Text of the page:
While canned food usually gets most of the blame when it comes to our contact with the hormone-altering chemical, more studies are finding that skin exposure to BPA is a real threat, too.
The latest research, published in The Journal of the American Medical Association, suggests that handling thermal paper used for movie and airline tickets and ATM, gas-pump, and store receipts reliably leads to BPA transfer into your body.
Cincinnati Children's Hospital Medical Center researchers asked 24 volunteers to handle thermal receipts for two hours. Half did so wearing gloves, while the other half touched receipts without gloves. Scientists collected urine samples before and after the experiment to see if touching receipts led to an increase in bodily BPA levels. It did. On average, BPA levels tripled after touching receipts without gloves.
The spike in levels wasn't as high as what scientists see when people eat a can of soup, but the increase was significant, especially considering how many times a day we touch receipts or just toss them into our bags with other things we touch daily like keys, lip balm, and lipstick.
While the average person can cut down on this unnecessary BPA exposure by saying no to trivial receipts, the researchers are even more concerned about cashiers who may spend 40-plus hours a week handling chemical-coated receipts.
BPA in Receipts? Why?
Heat-sensitive thermal paper is coated in colorless BPA powder because it helps bind to dye to form the letters and numbers you see on receipts. "When you touch thermal paper, you're getting exposed to massive amounts of BPA," explains veteran BPA researcher Frederick vom Saal, PhD, Curators' Professor of biological sciences at the University of Missouri-Columbia. "Until recently, we didn't know that. It's just one example of BPA being used in a way that I never would have thought about."
Although vom Saal wasn't involved in the latest receipt study, his team just published another important BPA paper finding that small doses of chemical—traces that vanish in less 3 hours—readily pass through a mother's placenta and into her unborn child, creating multi-systemic, abnormal changes in the fetus' brain, mammary glands, uterus, lungs, and ovaries.
"A lot of people think of the placenta as a fortress, protecting the fetus from environmental insults," explains BPA researcher Laura Vandenberg, PhD, assistant professor of environmental health sciences at University of Massachusetts–Amherst. "But we know from conditions like fetal alcohol syndrome that all kinds of things can reach the developing fetus and have drastic effects there."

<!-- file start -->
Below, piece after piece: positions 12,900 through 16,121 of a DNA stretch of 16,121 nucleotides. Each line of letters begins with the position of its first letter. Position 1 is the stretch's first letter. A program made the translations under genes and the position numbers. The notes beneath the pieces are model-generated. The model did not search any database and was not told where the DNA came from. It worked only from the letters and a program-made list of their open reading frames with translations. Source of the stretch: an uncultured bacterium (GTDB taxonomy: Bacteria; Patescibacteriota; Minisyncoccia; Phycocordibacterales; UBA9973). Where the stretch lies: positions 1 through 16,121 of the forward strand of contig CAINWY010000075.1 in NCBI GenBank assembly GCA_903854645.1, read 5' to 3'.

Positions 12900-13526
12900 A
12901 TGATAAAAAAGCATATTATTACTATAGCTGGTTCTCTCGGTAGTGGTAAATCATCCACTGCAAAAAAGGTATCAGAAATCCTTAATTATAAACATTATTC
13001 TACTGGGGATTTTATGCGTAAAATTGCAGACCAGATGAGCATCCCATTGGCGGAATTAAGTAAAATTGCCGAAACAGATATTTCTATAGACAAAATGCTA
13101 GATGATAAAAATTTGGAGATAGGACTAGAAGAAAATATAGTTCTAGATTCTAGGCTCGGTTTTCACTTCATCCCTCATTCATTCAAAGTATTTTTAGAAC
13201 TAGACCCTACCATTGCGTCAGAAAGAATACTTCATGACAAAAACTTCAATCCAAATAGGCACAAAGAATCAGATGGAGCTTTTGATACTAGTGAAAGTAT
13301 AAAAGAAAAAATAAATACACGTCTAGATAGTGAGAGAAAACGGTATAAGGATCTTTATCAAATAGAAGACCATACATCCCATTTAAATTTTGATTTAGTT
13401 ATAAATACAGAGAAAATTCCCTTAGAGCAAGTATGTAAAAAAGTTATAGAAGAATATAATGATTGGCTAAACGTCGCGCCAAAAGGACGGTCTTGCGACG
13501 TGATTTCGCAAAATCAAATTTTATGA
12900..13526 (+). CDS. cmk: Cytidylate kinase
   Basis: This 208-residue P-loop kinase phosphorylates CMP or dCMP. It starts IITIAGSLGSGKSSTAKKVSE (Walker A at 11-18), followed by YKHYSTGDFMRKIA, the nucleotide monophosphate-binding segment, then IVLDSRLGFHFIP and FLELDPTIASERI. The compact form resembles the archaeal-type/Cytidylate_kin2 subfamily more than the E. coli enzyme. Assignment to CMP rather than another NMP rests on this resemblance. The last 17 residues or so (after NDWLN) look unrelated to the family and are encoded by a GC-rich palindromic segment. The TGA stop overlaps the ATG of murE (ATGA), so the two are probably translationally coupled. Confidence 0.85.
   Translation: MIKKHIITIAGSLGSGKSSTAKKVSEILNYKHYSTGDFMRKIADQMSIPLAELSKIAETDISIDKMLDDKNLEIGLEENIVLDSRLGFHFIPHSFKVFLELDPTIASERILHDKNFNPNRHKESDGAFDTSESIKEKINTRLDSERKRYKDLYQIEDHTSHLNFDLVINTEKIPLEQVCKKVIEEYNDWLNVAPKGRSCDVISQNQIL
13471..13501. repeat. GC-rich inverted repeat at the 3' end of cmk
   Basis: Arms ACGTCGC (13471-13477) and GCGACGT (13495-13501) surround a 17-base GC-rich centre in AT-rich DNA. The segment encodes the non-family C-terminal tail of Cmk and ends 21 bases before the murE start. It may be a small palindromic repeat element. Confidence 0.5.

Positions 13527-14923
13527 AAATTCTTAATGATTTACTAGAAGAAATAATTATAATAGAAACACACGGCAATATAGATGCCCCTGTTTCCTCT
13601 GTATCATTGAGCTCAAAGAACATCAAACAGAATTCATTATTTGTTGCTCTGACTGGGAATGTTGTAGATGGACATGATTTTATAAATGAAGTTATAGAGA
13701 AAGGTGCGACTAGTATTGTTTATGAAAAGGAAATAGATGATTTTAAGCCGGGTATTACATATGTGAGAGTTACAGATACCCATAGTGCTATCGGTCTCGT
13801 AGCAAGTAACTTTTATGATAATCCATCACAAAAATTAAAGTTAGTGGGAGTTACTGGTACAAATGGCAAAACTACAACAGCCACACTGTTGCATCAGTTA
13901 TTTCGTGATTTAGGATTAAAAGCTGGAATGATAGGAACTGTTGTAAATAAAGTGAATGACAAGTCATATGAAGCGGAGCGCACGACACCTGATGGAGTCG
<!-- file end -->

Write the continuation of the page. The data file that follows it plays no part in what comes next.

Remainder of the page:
The Upside of Dry Skin?
While the biggest concern for BPA-related skin exposure may be for cashiers, a 2010 study published in the journal Analytical and Bioanalytical Chemistry suggests we should all be careful.
Scientists found BPA transferred from paper to the skin after handling a receipt for just a few seconds. People with greasier skin due to moisturizers or oils absorbed 10 times more BPA compared to people with drier skin. Using alcohol-based hand sanitizer also increased absorption, so rely on hand-washing, not sanitizers, to remove chemical residues after touching receipts.
Get to a sink as soon as you can, too. The longer hands go unwashed, the more BPA researchers say is absorbed through the skin and into the body. In the 2010 study, 75 percent of BPA vanished from the skin after two hours, leading researchers to think it migrated into the body.
That's concerning given that the nonprofit Environmental Working Group has found in its own testing that some receipts harbor BPA levels up to 1,000 times higher than those detected in the linings of metal cans.
BPA's Ill Health Effects
So why does BPA and skin exposure matter, anyway? Hundreds of scientific, peer-reviewed, studies have linked the chemical to numerous health problems, including:
• Breast cancer
• Polycystic ovarian syndrome
• Abnormal sperm
• Birth defects
• Cardiovascular disease
The U.S. does not have strong laws in place that require long-term testing of chemicals to figure out their impacts on human health. Despite that, there are several things you can do to drastically cut down on your exposure to BPA:
• Say no to receipts you don't need.
• Place receipts you do need to save in an envelope or zip-top bag—not your wallet or the bottom of your purse.
• Opt for fresh or frozen food instead of canned.
• Avoid #7 polycarbonate plastic containers for food and water.
• Avoid heating plastic in the microwave—the heat makes it break down faster.
• Don't always trust BPA replacements. Some have been shown to be just as toxic as BPA.
For more details on how BPA creates trouble inside of us, read 5 Weird Things BPA's Doing to Your Body.